What is it about the hills above Los Angeles that inspires great songwriting? Neil Young famously lived there, along with a host of '60s folk and country artists now influencing rising California band Dawes. After the breakup of his alt-rock outfit, Simon Dawes, Taylor Goldsmith turned the focus from volume to craft. His new group, Dawes (Goldsmith's middle name), recorded its debut record, North Hills, on its own in early 2009, and followed it up with a year of heavy touring. ATO gave the record a wide release last August, poising Goldsmith's driven, honest songs to pick up more fans in 2010. With the band's March 6 show at Emo's approaching, The A.V. Club caught up with the frontman to talk about outgrowing his old band's sound, making music for kids and dads, and which musical comparison makes him mad.
The A.V. Club: North Hills contains a lot of narrative and confessional songs. Is it autobiographical?
Taylor Goldsmith: It's definitely autobiographical. It's something that I've always wanted to do. When I hear my favorite songwriters write about things they clearly have not experienced, like "Isis" by Bob Dylan or a lot of Bruce Springsteen songs or something like that, I'm always like, "Man, how do I tap into that?" Every time I tried to do something that wasn't autobiographical I felt pretty phony. So even if it is embellished or elaborated upon, it's always pretty much based on something I have an understanding of.
AVC: Simon Dawes was more of a post-punk band. How did you transition into the California country sound?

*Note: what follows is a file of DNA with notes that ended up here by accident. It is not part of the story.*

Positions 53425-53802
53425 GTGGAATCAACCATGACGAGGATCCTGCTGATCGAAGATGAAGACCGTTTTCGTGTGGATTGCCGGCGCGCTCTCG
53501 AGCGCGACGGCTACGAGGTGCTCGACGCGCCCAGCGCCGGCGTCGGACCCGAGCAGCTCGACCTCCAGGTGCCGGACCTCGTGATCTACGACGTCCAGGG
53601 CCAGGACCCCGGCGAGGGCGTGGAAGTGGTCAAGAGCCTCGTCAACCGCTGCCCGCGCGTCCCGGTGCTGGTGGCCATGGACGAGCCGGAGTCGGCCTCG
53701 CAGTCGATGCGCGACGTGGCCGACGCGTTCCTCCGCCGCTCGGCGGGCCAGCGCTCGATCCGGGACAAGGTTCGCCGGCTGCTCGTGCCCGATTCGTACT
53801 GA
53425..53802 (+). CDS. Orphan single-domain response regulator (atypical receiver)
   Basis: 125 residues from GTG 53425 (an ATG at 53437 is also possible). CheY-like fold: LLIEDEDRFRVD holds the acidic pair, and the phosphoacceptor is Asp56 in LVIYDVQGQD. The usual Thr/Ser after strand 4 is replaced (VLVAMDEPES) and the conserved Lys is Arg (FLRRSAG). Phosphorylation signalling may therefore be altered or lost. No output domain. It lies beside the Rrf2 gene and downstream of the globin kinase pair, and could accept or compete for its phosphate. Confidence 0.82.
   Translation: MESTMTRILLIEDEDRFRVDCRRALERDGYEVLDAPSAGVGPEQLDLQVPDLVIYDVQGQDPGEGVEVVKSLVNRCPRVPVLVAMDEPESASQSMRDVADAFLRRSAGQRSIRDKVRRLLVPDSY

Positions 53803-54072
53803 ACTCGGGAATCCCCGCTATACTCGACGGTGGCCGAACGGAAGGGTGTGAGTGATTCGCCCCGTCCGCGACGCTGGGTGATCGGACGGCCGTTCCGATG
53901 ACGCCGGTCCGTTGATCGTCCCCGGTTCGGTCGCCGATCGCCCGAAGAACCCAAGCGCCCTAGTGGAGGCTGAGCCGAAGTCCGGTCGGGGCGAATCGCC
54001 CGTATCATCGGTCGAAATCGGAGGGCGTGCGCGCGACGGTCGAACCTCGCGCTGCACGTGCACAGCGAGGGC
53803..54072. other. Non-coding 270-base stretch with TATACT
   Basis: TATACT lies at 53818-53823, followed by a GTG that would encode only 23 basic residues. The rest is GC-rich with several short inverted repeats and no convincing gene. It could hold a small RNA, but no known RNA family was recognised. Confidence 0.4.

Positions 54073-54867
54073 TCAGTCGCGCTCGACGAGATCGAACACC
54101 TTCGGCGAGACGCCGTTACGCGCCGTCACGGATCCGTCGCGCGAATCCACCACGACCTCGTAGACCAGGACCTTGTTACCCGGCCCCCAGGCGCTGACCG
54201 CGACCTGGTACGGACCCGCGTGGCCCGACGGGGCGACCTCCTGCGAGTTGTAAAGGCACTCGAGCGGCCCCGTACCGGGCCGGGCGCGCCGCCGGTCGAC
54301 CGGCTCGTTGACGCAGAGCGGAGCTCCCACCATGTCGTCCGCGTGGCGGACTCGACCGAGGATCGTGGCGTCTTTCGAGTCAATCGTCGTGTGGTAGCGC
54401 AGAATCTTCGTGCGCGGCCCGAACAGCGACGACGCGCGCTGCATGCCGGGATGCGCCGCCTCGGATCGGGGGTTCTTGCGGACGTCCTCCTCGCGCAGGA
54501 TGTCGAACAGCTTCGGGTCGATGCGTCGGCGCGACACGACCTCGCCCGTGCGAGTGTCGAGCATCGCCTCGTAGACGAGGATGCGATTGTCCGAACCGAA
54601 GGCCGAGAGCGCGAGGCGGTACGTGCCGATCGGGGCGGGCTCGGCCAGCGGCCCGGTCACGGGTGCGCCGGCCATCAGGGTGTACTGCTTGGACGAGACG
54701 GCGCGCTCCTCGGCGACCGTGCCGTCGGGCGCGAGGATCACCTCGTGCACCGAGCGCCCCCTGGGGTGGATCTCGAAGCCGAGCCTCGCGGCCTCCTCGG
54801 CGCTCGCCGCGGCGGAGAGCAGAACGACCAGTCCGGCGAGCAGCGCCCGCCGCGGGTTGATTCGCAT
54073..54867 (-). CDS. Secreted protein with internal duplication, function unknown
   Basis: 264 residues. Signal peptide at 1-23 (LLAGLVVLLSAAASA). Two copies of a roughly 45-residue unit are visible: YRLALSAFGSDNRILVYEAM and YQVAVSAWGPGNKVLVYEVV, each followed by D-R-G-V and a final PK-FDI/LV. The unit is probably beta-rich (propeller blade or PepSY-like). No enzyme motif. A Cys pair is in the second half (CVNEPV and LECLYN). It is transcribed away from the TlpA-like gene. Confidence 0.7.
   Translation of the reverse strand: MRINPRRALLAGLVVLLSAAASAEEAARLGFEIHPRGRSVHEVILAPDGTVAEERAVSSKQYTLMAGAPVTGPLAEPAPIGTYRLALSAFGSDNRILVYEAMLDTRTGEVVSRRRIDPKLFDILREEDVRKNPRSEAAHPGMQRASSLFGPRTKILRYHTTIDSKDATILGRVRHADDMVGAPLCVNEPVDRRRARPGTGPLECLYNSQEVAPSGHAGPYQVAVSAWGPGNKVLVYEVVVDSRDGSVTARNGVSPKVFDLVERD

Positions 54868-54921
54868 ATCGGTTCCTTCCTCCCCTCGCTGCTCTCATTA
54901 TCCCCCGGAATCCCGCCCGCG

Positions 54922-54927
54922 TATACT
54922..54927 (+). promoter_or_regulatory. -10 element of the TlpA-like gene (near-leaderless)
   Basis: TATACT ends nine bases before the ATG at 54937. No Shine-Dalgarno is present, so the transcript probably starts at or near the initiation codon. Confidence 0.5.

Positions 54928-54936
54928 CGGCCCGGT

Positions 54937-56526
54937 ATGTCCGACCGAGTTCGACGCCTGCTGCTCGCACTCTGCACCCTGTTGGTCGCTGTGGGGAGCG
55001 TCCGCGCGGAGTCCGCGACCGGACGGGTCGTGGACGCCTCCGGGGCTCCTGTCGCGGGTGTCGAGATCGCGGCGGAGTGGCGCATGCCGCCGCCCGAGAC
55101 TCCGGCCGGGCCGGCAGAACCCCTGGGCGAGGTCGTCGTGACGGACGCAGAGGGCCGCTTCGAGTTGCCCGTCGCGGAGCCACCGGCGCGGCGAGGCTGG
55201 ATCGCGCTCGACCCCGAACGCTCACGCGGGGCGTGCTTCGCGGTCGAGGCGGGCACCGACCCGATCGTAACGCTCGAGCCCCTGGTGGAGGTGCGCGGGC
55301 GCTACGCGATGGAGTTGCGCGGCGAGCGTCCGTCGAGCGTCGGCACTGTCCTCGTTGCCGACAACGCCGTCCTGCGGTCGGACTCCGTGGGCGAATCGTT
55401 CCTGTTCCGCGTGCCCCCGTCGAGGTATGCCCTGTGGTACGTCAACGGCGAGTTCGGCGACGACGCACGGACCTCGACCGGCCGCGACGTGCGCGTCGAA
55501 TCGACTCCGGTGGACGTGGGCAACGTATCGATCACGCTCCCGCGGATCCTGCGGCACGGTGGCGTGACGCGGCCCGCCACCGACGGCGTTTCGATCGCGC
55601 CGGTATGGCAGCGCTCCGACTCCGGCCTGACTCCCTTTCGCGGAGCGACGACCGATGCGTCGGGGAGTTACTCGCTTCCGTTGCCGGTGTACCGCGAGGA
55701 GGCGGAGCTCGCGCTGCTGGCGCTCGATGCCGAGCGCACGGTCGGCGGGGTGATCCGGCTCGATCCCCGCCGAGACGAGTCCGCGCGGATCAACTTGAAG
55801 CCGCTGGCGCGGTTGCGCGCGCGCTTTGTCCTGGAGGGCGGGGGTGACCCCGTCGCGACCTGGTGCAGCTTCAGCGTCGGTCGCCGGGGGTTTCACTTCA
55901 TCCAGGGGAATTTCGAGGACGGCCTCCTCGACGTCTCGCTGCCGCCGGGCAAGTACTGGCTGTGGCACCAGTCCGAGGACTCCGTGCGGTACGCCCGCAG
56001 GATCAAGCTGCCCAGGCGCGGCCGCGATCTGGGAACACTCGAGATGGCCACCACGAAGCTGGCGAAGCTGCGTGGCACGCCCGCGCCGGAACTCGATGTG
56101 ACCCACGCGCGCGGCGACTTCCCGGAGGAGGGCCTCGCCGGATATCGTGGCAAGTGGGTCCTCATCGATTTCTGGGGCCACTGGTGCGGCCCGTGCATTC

TG: The guitar player in that band quit when I was 21, and I was like, "Man, am I really gonna start over and try this whole thing over again?" It's not like Simon Dawes did anything. We put out one record and we toured for a couple of years, and then once he quit, it was like, "What do I want to do? Do I want to start over and be in a rock band again and try to act like a 17-year-old for as long as I can?" Because that was what I was doing with that band. I decided that if I was going to go on playing music, I was going to try and work on it. So I got into Leonard Cohen and Will Oldham, guys that really inspired me not only as songwriters but also through their music as people, and that's kind of what the shift was for me.
AVC: You brought up Dylan, Springsteen, Cohen, and Oldham, and you've been compared to The Band and Crosby, Stills, Nash & Young. Have there been any comparisons that you totally disagree with?
TG: Yeah, that's happened a couple times: Billy Joel. It was just, "You sound like Billy Joel." And I get really upset about that. No offense to that guy, but it's not for me.
AVC: You did Daytrotter.com's Barnstormer Tour, exclusively playing barns and farms in the Midwest. What was that like?
TG: Awesome. It was super cool. People were bringing their kids, their dogs and stuff. It couldn't have been better.
AVC: North Hills is one of those records that kids, twentysomethings, and dads can all get something out of.
TG: Yeah, but the one thing I worry about with that is whether or not we're edgy enough for the young kids. You know, does a 20-year-old like the fact that he can play it for his dad? Is that cool?
AVC: Do you have anything else in the works?
TG: John [McCauley of Deer Tick] and I went down [to Nashville] to make a record, just the two of us, and then Matt [Vasquez of Delta Spirit] came down last-minute and did the whole thing with us. My brother [Dawes drummer Griffin Goldsmith] came down, and [former Drive-By Truckers guitarist] Jason Isbell came up and played guitar on tracks one day. We wrote it all in the first two weeks of January and then we recorded in the second two weeks. It was fun. I didn't know if it was going to turn out as well as I think it did. We recorded 20 songs in seven days and then we mixed after that. It was nuts. It was a really awesome time, we were really happy there.
AVC: What's the project called?
TG: We don't know yet, so if you have an idea, let me know.